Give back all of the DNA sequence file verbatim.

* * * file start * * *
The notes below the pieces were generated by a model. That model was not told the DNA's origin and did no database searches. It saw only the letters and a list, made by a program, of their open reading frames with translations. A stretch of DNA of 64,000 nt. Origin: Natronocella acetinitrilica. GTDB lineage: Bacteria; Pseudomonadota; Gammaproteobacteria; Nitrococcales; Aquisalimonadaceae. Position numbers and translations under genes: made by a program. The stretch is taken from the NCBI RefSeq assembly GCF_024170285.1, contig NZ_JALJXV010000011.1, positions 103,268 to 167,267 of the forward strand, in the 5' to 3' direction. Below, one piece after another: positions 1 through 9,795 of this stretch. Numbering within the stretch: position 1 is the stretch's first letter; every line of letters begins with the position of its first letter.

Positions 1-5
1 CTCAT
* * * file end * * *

The notes below the pieces were generated by a model. That model was not told the DNA's origin and did no database searches. It saw only the letters and a list, made by a program, of their open reading frames with translations. A stretch of DNA of 64,000 nt. Origin: Natronocella acetinitrilica. GTDB lineage: Bacteria; Pseudomonadota; Gammaproteobacteria; Nitrococcales; Aquisalimonadaceae. Position numbers and translations under genes: made by a program. The stretch is taken from the NCBI RefSeq assembly GCF_024170285.1, contig NZ_JALJXV010000011.1, positions 103,268 to 167,267 of the forward strand, in the 5' to 3' direction. Below, one piece after another: positions 1 through 9,795 of this stretch. Numbering within the stretch: position 1 is the stretch's first letter; every line of letters begins with the position of its first letter.

Positions 1-5
1 CTCAT